It took 43 years for jazz to capture its second best-album Grammy, snared last week by Herbie Hancock's River: The Joni Letters.
How long will it take to remove the asterisk imposed by mainstream critics who branded it a safe, pop-friendly pick by veteran-loving voters?
The pianist's interpretation of songs by Joni Mitchell beat out heavy favorites Graduation by Kanye West and Back to Black by Amy Winehouse. Many critics derided the decision, accusing Recording Academy voters of again overlooking more relevant music in favor of beloved old hands, most recently with Steely Dan (2000) and Santana (1999). And some compared it to Norah Jones' jazz-sprinkled pop collection, Come Away With Me, 2002's album of the year.
Yet River was widely lauded by jazz critics as a serious work of depth and craft worthy of Grammy's crown.
"River is unequivocally jazz, although such broad classifications shouldn't matter," AllAboutJazz.com's John Kelman wrote. "River is, quite simply, a superb disc that takes Joni Mitchell's extant jazz proclivities and gives them an even greater interpretive boost."
It wasn't, however, a sales giant. Before the Grammys, Graduation had sold nearly 2 million copies, and Back to Black had exceeded 1.5 million, while River hovered at 55,000, according to Nielsen SoundScan. River's post-Grammy sales exploded, rising 966% over the previous week and bringing Hancock's total to 114,000.
"You can't just give the award based on popularity," says Jazziz publisher Michael Fagien. "There are a lot of lame albums out that sell a million records. I don't see how you can criticize giving an award to a musician like Herbie Hancock who has been making great music for decades. To a lot of us, the question would be, 'What took so long?' "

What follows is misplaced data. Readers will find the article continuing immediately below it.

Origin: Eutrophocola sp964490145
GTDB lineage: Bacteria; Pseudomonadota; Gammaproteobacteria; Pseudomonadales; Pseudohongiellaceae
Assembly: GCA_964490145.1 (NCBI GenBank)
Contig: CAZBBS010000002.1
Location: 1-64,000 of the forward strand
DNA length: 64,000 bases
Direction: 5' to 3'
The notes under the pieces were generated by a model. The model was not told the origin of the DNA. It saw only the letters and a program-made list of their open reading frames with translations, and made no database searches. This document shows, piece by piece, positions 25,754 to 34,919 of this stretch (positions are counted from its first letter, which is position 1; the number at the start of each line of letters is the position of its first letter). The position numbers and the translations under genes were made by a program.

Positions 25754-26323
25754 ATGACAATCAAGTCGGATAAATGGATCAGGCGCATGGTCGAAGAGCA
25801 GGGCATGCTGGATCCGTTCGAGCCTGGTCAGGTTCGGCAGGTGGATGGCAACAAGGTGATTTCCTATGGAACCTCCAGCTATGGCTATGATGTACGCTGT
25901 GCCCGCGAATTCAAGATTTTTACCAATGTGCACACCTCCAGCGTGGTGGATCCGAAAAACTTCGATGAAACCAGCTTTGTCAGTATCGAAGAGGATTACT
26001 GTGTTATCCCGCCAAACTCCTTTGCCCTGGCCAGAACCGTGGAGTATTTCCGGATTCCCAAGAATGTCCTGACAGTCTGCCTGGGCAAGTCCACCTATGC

River was the first jazz record to win album of the year since Getz/Gilberto by Stan Getz and João Gilberto took the 1964 prize. For Hancock, 67, it was his 12th career Grammy (he also won for contemporary jazz album last week) but his first in any of the four marquee categories.
When River won, Hancock was as stunned as anyone.
"It's immeasurable how surprised I am," he told reporters backstage, expressing amazement that the win was considered by some the least adventurous route for voters. "It's odd to me to be considered a conservative choice. I've played music that's further out than any of these people."
Recording Academy president Neil Portnow defended the choice, saying, "I don't think sales has anything to do with what the academy decides in awarding albums or records. It's about excellence."
Fagien says River, which features such vocalists as Corinne Bailey Rae, Norah Jones, Tina Turner, Luciana Souza and Leonard Cohen, is another example of Hancock's career-long ability to reach across musical boundaries. He says jazz benefits from the attention that Hancock's win will bring.
Says Fagien, "Any time an artist of his stature gets this kind of recognition, it encourages people to listen to music that they may not have listened to before and makes them want to hear even more."
Contributing: Edna Gundersen
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Added to Library on February 21, 2008. (2377)
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